Kenya’s finance bill offers a mixed picture for oil and gas investors – Africa Oil

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Africa Oil has in a statement said that the recently assented to Finance bill by President Uhuru Kenyatta and whose publication is imminent will impact on the oil and gas sector both positively and negatively.

According to the Canadian explorer the abolishment of the previous withholding tax regime is a positive step that will allow farm out transactions to continue in a tax effective manner.

“Such transactions are heavily relied upon by the oil and gas industry in order to attract companies with the appropriate technical and financial capabilities to projects over the course of their life cycle, thereby mitigating technical and financial risk,” reads the statement.

Africa Oil says it continues to consider farm outs as it continues with its extensive exploration and appraisal program in East Africa.

The company however notes that the reintroduction of the capital gains tax for the first time in 29 years has a potential negative tax impact.

In the 2014 finance bill mining and gas sector companies will be taxed depending on their residency for tax purposes between 30 and 37.5 percent up from 5% in 1985 while the capital gains tax was last introduced.

“Africa Oil is working with advisors to understand the impact of this legislation and remedies available to the Company to minimize the potential impact of this tax policy. In addition, the Company is reviewing its approach to structure any potential future strategic transactions to ensure they minimize or eliminate any such taxation.”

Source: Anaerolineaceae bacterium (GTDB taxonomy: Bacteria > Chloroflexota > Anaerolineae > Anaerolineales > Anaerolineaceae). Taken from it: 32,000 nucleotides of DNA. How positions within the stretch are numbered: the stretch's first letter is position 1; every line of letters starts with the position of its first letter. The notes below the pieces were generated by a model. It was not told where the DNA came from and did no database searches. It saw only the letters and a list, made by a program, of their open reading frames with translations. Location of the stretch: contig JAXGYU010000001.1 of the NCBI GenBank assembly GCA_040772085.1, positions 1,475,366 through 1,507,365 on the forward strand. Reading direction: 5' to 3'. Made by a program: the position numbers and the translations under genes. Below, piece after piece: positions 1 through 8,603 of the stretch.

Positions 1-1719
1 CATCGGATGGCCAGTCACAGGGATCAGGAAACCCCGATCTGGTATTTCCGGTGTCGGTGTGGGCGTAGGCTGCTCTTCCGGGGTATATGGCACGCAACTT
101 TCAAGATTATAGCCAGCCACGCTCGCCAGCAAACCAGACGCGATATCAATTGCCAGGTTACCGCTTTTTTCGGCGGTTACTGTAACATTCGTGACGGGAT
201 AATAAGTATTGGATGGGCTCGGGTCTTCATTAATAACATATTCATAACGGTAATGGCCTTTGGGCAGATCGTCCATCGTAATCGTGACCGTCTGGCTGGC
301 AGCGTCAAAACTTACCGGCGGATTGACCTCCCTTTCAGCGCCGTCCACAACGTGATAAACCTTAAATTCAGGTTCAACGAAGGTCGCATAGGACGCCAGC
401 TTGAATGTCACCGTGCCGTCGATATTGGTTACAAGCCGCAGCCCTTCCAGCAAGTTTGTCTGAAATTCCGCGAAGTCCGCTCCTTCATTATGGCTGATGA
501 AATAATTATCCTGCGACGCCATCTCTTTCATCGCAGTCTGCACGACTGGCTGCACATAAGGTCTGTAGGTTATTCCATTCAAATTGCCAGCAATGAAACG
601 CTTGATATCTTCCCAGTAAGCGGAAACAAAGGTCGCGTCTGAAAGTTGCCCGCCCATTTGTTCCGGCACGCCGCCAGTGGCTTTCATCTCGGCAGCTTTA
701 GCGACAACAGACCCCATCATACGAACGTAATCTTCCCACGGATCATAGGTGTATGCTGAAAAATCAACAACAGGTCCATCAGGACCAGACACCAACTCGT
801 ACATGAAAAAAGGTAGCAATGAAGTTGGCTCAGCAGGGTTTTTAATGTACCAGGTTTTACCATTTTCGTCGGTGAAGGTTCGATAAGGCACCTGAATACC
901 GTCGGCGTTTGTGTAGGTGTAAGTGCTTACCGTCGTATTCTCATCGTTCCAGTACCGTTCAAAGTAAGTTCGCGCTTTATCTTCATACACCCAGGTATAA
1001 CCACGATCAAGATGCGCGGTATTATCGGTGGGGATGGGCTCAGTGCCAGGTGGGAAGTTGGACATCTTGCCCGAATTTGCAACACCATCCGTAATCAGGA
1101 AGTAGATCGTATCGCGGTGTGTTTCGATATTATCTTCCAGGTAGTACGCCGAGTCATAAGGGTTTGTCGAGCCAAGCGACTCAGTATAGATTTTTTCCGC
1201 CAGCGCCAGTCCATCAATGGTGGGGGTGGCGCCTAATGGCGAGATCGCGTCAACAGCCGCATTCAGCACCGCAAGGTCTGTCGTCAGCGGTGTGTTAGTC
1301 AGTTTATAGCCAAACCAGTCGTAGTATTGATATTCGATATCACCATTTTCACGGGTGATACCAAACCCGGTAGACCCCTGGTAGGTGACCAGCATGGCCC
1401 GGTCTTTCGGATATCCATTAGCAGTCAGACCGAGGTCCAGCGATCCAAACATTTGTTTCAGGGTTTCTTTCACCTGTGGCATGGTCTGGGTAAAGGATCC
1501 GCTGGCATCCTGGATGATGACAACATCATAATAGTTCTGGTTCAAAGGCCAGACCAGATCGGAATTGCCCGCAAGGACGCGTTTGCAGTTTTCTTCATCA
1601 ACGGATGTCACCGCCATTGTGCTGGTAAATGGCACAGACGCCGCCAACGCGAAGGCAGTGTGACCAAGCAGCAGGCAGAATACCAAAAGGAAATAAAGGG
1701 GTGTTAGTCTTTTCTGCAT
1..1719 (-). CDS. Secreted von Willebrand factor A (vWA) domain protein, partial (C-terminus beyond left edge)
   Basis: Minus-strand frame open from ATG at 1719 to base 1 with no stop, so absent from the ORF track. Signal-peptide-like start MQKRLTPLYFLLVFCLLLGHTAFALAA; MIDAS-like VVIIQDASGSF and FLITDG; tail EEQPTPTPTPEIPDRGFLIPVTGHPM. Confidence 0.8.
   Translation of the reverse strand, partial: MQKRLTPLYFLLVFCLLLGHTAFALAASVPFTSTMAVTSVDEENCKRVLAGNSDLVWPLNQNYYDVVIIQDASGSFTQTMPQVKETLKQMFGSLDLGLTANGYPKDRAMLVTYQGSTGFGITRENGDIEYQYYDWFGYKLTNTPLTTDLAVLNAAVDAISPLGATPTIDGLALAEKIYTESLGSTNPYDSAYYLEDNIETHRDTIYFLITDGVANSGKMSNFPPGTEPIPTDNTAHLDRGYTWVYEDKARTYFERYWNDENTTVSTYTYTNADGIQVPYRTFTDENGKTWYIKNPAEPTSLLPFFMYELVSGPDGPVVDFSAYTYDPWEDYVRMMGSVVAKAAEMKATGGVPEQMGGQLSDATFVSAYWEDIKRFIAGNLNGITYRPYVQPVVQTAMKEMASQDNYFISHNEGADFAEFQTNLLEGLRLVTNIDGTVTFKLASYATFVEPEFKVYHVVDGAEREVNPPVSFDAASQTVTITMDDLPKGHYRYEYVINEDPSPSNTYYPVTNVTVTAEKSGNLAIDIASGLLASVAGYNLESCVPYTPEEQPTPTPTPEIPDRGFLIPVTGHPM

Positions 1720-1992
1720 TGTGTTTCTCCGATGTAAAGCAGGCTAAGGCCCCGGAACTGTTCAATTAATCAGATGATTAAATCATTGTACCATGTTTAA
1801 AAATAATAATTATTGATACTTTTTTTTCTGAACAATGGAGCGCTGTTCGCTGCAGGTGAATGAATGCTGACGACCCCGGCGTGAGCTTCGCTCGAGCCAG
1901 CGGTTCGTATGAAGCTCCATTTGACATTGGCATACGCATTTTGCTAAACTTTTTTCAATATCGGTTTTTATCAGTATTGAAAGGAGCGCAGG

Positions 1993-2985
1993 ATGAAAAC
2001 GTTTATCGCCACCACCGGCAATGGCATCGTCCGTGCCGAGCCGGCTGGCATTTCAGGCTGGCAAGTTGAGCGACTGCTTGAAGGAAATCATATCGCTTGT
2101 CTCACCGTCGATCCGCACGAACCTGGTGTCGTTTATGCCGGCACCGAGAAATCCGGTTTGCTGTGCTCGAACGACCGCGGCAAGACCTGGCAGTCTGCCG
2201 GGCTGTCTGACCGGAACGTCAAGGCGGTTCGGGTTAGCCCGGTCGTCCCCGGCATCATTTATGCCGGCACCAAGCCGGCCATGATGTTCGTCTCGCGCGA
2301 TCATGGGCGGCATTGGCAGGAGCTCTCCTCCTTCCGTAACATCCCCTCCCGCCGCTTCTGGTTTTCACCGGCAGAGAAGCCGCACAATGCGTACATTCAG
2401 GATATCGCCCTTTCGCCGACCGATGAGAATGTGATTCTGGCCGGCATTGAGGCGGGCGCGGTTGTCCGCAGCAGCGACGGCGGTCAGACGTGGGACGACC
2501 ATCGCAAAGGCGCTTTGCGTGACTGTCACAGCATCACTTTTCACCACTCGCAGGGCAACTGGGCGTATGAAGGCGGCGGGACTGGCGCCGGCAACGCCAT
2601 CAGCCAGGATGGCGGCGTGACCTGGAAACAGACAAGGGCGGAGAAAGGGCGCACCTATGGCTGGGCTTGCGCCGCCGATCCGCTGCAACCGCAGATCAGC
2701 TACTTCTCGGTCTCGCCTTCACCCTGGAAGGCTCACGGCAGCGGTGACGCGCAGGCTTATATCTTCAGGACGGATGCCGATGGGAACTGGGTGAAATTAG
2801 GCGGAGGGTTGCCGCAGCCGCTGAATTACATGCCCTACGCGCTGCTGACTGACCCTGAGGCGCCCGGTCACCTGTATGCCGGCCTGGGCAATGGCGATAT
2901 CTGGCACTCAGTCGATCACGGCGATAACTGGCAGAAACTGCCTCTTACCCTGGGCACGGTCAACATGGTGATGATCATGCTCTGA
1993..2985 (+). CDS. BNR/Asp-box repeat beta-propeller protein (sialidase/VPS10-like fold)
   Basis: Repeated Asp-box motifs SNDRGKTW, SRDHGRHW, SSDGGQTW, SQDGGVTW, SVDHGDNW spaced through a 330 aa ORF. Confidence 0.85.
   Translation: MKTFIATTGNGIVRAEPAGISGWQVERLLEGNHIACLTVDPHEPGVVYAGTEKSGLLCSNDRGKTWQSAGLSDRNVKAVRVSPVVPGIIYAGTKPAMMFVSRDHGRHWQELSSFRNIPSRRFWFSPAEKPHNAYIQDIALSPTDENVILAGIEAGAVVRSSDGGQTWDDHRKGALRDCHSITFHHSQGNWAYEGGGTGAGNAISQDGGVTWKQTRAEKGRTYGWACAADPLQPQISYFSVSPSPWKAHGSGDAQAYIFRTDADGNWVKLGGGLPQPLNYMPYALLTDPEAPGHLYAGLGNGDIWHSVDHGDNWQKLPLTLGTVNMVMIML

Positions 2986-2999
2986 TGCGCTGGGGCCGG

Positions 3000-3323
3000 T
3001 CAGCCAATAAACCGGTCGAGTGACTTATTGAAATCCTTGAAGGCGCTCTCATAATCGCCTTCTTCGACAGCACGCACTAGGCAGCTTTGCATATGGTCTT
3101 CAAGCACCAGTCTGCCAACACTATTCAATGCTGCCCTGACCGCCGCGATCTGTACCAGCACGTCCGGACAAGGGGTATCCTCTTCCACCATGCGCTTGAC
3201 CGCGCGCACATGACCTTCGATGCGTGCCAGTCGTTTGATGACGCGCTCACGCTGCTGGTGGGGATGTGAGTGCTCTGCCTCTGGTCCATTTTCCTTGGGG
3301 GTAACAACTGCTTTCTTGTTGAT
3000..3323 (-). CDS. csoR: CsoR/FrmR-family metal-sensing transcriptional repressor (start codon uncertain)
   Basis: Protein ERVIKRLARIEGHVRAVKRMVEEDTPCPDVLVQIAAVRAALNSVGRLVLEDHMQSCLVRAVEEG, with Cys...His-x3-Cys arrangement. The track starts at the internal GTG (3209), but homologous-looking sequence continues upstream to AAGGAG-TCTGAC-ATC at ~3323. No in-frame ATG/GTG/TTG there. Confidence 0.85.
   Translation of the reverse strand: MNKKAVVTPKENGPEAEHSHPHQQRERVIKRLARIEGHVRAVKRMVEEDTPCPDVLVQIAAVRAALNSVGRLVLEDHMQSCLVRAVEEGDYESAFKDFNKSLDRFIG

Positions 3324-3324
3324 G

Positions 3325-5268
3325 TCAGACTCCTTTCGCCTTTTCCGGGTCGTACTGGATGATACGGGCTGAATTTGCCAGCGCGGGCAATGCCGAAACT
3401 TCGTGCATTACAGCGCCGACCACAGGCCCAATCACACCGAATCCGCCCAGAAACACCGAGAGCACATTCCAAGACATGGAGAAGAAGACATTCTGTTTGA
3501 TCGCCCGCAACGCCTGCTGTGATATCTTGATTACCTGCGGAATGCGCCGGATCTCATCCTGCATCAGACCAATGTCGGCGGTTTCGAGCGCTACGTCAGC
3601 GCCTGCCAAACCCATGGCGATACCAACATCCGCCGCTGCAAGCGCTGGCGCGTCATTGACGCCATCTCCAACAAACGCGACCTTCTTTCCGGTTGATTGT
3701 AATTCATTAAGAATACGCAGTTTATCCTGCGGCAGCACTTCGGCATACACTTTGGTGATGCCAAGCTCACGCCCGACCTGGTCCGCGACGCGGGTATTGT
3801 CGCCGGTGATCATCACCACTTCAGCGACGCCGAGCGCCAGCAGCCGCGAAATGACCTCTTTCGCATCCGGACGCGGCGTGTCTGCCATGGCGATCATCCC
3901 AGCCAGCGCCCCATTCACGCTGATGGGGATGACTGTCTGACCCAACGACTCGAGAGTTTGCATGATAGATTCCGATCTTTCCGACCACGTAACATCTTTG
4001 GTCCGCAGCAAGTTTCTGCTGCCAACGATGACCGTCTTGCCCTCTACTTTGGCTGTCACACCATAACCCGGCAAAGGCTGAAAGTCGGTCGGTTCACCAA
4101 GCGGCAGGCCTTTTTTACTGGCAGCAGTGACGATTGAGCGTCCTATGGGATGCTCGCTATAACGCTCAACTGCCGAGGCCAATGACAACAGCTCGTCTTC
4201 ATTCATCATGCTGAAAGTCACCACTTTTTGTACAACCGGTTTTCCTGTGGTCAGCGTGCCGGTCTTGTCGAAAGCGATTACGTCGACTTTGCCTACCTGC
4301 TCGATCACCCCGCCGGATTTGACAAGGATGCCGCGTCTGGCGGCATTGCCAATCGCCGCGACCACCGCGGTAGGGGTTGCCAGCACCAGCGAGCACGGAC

The company adds that it is working with the industry representative body Kenya Oil and Gas Association KOGA to inform the government of the negative impact to Kenya’s early stage of oil exploration industry.

The talks with government will focus on potential legislative changes that would bring the rate of CGT to a level that will meet both the Government’s requirements to achieve revenue from such transactions while still promoting the future development of the industry.

“The Government and its advisors have repeatedly stated that contract stability and the sanctity of existing Production Sharing Agreements are a cornerstone of its economic policy regarding the oil sector,” concludes the statement.

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Author: Samuel Kamau Mbote

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